Albap. A special type of bibimbap – using fresh fish roe! It’s one of my favorite dishes to order at Japanese restaurants in Seoul. I always thought it was a Japanese dish. But after some research, I learned that Albap originated from Korea.
The star of this dish is the flying fish roe. You’ve probably had it before at a sushi bar. It’s commonly used as a topping on sushi rolls (e.g. this or that). Flying fish roe is much smaller than caviar – which comes from the sturgeon fish.
What does flying fish roe actually taste like? Well, nothing in particular. In fact, it has a very neutral taste. But, what you will taste is the popping of the roe. They pop as you crunch on them. I think that is why people enjoy this dish.
When making at home, feel free to substitute any of the listed ingredients: Use real crab. Or replace the Danmuji with cucumbers. But I would suggest to include the pan-fried Kimchi. It drives the overall flavor of the dish.
If you have any roe leftover, try it in pasta. Drop a few tablespoons into any white sauce (carbonara) and it will taste amazing 🙂
Albap - Bibimbap with Fresh Roe
- Cooked rice - 1 cup
- Flying fish roe tobiko - 3 tablespoons
- Crab meat - few pieces forearm's length
- Korean yellow pickled radish Danmuji - 6 small pieces
- Kimchi - 1/3 cup
- Onion - 1/2 a whole
- Gim - 1 package
- Radish sprouts - a handful
- Mirin - few splashes
- Water - 1/3 cup
- Sesame oil - 2 teaspoons for Kimchi frying
- Sesame oil - 1 Tablespoon for coating dolsot bowl
- Take out a small bowl. Pour 1/3 cup of water in. Mix-in a few splashes of mirin. Then add the flying fish roe in. Let it soak for 2 minutes. After 2 minutes, drain it and let it drip off excess water.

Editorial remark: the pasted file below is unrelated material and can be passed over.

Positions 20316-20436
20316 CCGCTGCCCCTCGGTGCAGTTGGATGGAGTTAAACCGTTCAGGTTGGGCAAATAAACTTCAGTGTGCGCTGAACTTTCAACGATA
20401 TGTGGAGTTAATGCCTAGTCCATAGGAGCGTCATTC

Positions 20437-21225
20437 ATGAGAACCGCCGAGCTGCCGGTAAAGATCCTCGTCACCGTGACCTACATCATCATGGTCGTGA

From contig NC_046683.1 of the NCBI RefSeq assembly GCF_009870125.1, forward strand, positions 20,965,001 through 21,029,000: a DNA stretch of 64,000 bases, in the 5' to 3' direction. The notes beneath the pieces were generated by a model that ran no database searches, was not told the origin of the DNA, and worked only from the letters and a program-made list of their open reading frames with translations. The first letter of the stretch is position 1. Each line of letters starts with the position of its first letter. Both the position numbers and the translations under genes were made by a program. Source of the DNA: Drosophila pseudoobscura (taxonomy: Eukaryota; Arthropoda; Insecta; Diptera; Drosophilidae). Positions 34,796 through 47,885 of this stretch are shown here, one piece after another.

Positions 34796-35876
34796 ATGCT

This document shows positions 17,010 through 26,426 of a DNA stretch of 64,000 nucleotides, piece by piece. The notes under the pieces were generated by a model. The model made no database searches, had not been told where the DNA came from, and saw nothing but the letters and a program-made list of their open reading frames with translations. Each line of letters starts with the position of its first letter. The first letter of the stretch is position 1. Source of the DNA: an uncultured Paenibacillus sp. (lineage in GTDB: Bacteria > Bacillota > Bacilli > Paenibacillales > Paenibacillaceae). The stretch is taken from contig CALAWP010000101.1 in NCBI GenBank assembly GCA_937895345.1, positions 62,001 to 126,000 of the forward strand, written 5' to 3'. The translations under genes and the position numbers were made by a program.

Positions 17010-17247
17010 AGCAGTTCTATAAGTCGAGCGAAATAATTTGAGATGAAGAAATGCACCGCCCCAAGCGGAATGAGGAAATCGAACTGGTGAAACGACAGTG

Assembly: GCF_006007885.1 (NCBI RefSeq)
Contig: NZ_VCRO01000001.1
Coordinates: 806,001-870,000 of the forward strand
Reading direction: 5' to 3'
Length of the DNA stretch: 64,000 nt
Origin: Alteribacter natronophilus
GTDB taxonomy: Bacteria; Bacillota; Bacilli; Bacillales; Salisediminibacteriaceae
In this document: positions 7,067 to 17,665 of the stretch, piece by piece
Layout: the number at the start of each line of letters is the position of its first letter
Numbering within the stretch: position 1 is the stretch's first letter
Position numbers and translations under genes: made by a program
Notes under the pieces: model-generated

- Dice onion into small pieces. Dice crab meat into small cubes as well. Next, cut the danmuji into small cubes. Cut Kimchi into small bite-sized pieces with scissors.
- Then put gim sheets into a plastic bag. Crumble it and pour out the flakes onto a small plate.
- Take out a frying pan. Put it on a medium-heat. Put 2 teaspoons of sesame oil into the frying pan. Once hot, place kimchi in. Stir-fry the kimchi for about 30 seconds to 1 minute. No need to char them (reference video). Then place onto a plate. Clean out the frying pan for next step.
- Put some vegetable oil into the frying pan. Add in onion pieces. Stir-fry until the pieces turn translucent and on the verge of turning brown. The onion pieces should taste soft. Set aside.
- Put the dolsot bowl on a low heat. Use a brush and spread sesame oil to the inside of the bowl.
- Then scoop in the cooked rice into the bottom of the dolsot bowl.
- Then add each ingredient to the bowl.
- Top off with the fish roe. And garnish with radish sprouts.
- Increase the heat to a medium. Let the dolsot bowl cook for 2 minutes. You will hear crackling and popping from the pot. This is good! This means the outer layer of the rice is getting crispy.
- After 2 minutes, the bowl should be ready. Be very careful and move it to your dining table. Mix thoroughly with your spoon and enjoy!
- See video below for more details